In recent months, I’ve been boring my colleagues with the idea of a public sector recession. The private sector has gone through it, adjusting to big changes in budgets, business models and mindsets in anticipation of a long, austere sit-in. But the public sector has carried on defending the status quo.
George Osborne’s first Budget speech drove a stake through the heart of that approach and now the public sector recession I’ve been talking about is here.
I don’t believe the coalition government can deliver all its lofty aims – cutting government department budgets by 25 percent while concurrently delivering GDP growth built on a reinvigorated exports sector – as this will hurt many businesses relying on government contracts or even subsidies that may now be living on borrowed time.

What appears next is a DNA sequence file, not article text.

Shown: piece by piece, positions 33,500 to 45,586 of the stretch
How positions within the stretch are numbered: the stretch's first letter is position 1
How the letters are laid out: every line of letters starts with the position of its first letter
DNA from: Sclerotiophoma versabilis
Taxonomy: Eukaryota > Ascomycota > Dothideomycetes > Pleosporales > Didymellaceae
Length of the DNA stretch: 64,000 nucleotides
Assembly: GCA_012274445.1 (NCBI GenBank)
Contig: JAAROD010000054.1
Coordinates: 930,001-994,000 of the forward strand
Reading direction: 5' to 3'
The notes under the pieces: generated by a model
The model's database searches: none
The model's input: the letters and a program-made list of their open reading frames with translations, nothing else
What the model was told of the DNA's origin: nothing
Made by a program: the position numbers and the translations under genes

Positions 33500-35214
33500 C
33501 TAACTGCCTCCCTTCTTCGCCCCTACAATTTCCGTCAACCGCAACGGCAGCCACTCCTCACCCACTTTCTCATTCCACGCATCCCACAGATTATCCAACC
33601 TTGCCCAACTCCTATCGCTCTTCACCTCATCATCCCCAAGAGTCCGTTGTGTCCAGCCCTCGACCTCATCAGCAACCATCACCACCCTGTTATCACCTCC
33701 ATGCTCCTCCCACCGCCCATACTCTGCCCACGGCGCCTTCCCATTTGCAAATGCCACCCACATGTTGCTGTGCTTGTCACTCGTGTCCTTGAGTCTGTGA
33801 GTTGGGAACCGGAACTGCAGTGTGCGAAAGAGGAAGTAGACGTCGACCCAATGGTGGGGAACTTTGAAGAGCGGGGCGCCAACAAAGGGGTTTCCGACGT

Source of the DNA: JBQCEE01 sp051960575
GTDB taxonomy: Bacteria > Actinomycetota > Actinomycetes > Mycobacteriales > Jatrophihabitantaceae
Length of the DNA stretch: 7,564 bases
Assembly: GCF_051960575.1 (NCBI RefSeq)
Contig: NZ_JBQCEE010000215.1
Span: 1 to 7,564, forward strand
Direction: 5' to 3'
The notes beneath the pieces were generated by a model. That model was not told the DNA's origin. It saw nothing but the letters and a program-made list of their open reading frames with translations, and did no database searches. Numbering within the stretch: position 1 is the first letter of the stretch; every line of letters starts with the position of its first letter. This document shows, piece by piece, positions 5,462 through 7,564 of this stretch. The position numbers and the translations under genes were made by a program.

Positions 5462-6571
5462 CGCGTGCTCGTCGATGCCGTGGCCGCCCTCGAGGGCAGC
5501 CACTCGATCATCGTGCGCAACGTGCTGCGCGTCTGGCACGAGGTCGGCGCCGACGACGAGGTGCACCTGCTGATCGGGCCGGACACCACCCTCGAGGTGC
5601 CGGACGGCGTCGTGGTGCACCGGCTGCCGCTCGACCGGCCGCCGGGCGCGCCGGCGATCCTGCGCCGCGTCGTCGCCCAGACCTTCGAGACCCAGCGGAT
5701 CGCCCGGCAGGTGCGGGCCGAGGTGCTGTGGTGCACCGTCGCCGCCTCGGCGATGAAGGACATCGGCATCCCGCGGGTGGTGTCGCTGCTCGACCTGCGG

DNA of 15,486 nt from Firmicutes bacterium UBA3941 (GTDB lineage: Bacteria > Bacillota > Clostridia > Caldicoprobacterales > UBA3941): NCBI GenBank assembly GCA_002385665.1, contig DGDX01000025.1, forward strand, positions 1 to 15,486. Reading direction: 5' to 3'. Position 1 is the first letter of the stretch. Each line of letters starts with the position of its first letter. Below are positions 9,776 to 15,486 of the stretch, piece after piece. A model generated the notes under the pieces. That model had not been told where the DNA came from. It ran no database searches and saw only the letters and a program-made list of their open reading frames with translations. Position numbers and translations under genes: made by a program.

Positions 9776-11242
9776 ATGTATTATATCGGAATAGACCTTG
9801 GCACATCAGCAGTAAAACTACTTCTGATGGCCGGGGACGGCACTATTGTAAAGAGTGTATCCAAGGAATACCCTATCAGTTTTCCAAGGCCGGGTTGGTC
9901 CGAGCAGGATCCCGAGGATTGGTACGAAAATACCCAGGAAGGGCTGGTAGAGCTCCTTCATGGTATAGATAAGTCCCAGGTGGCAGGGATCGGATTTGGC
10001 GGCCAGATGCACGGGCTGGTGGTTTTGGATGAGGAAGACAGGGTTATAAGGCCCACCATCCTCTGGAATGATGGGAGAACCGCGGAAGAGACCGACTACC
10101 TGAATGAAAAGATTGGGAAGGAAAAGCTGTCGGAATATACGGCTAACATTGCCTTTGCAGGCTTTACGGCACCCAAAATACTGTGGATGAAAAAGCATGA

Many think such severe resizing raises the risk of a double-dip recession. But it will force the clearance of a lot of out-of-date practices, of waste in government departments – and it is already forcing a proper review of public sector pensions. All of which will be painful, and some choices will be unpalatable, but give us the only chance we have of the country getting back on its feet. And it will be the directors of finance at government departments who will be called on to examine the options and deliver the bad news.
The private sector has probably done much of what is possible to survive the kind of environment we’ll be living in: the public sector can no longer avoid the same trajectory. There will be blood.
Melanie Stern, editor
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